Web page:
Finally, a moratorium

May 10, 2002

IT REQUIRED uncommon courage for Gov. Parris N. Glendening to stop all Maryland executions until a study determines whether race taints the capital system.

True, the governor does not face re-election, which diminished the political risks to him. But he still had to transcend his own support for the death penalty, a history of legislative inaction on this issue and the inevitable ire of the pro-death penalty lobby to insist on fairness. It was a moral decision at an important time.

The governor's historic gesture catapults Maryland, and his political legacy, to a rarified existence among the cautious: Only Illinois has called a similar halt to state-sanctioned killing. And his decision duly spares death row inmates the gross injustice of having their penalties exacted before a proper level of fairness has been ensured.

Now, the study Mr. Glendening commissioned takes center stage. And while no one is sure what results it will yield, some of its potential ramifications are already becoming clear.

The legislature, for example, will undoubtedly review the study's findings and consider any recommendations. But unlike in the past, when the legislative leadership has given short shrift to death penalty discussions, the moratorium now adds urgency and purpose to lawmakers' contemplations.

The governor's decision also hoists the study and its findings into the middle of the upcoming gubernatorial race, because Maryland's next leader, not Mr. Glendening, will be in office when the legislature completes its dealings with the study. Marylanders will need to know from Lt. Gov. Kathleen Kennedy Townsend, Congressman Robert Ehrlich and any other gubernatorial hopefuls how they might approach the idea of continuing or lifting the moratorium.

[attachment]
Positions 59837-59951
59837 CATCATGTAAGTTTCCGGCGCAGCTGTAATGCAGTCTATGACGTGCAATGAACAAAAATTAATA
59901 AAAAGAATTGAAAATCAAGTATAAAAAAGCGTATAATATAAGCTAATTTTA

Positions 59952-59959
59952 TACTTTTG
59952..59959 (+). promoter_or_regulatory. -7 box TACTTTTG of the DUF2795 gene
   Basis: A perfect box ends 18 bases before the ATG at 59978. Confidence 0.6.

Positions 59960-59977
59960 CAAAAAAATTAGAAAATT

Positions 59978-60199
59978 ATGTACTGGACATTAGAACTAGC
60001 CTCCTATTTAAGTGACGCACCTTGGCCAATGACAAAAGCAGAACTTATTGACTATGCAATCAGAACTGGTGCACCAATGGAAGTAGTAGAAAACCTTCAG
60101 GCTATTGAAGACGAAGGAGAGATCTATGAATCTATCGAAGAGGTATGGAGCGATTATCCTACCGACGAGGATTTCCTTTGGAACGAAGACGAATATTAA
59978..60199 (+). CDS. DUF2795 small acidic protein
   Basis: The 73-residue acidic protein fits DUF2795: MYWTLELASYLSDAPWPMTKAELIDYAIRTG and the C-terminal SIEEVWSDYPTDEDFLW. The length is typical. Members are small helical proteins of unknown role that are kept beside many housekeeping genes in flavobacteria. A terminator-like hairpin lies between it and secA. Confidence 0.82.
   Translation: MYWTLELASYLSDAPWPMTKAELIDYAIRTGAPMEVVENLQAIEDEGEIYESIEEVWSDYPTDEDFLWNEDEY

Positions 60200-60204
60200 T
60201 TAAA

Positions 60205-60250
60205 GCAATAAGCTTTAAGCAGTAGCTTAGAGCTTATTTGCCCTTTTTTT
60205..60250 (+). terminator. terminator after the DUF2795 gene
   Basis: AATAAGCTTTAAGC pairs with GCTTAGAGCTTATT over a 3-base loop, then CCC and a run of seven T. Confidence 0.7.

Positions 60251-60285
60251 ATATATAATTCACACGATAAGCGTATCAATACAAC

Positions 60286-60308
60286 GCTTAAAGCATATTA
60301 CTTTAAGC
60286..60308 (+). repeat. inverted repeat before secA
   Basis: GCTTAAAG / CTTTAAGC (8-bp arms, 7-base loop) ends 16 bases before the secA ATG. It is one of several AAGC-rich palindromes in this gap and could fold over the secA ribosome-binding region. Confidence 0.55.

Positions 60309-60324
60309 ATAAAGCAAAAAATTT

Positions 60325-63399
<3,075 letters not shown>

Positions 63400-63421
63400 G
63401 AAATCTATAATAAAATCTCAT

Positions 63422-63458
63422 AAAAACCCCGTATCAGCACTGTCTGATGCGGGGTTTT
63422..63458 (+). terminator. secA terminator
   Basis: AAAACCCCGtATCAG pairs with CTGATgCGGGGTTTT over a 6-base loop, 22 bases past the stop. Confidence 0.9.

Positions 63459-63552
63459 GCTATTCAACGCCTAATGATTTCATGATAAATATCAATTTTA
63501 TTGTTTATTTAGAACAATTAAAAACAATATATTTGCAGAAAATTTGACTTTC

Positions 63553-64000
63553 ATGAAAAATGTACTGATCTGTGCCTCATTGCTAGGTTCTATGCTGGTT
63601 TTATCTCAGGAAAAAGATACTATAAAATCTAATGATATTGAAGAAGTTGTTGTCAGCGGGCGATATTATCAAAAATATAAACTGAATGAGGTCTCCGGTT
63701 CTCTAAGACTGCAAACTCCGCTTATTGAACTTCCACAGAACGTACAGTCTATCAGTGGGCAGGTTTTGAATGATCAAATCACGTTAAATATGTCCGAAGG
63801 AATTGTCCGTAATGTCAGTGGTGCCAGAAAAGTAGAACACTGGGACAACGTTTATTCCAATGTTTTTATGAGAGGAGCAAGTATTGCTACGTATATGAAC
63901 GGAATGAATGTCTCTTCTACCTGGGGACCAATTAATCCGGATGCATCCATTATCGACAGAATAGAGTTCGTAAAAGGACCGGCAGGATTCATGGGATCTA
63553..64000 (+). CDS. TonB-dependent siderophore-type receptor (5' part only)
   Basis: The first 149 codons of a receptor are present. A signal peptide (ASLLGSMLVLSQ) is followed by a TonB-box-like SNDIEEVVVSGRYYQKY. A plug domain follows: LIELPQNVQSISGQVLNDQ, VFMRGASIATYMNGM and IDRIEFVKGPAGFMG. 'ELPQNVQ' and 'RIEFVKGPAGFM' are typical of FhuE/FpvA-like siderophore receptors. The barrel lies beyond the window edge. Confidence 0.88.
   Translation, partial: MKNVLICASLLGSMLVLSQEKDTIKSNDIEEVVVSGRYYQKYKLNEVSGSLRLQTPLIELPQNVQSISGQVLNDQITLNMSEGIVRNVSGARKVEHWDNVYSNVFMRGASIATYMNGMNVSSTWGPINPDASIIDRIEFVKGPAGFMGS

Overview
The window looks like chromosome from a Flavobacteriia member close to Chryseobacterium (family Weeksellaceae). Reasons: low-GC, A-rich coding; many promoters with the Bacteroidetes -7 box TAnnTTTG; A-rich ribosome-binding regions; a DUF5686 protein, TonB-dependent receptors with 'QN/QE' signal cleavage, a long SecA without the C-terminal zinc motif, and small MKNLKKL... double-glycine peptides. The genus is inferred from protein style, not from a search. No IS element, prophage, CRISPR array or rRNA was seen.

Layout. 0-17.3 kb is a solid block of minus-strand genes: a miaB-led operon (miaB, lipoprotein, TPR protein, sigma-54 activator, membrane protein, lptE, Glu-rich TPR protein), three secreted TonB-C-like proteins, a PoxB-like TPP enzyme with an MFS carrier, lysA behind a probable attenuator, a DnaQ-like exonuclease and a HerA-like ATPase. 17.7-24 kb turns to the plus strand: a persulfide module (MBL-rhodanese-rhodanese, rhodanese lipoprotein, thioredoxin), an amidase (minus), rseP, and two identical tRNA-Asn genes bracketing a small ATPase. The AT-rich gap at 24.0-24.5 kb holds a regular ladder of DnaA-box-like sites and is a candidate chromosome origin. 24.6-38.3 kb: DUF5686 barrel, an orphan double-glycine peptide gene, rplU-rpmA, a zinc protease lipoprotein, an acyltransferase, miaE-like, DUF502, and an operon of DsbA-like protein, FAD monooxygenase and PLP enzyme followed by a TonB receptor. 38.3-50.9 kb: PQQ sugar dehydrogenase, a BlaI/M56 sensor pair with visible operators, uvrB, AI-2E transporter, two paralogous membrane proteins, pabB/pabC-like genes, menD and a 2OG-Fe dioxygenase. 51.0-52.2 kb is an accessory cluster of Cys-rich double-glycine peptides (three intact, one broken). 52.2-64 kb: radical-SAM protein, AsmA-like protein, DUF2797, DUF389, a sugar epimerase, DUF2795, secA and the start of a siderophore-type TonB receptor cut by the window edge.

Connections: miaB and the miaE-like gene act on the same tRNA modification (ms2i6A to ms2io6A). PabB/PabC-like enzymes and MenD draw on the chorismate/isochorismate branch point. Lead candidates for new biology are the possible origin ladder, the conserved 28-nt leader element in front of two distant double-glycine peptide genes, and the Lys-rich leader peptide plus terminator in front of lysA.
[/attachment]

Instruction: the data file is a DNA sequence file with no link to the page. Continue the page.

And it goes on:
The shortcomings of the study's parameters also become more important now. The report will reveal whether race plays a role in the capital system, but it will not address other troubling wrinkles: geographic disparities that undermine the idea of a consistent, statewide standard; the disturbing number of death row cases in which defendants were represented by inexperienced lawyers; the number of cases in which the evidence against a capital defendant doesn't overwhelm.

The next governor, to ensure fairness, will need to have those issues examined before considering another execution in Maryland. Governor Glendening's study marks the inception of an expansive look at the death penalty; it cannot constitute the totality of that inquiry.

Maryland is now in the forefront of the national debate over capital punishment, thanks to the governor's bold, ethical decision. But maintaining that position will require more of the same from his successor, from the authors of the upcoming report, and from the state's other leaders.

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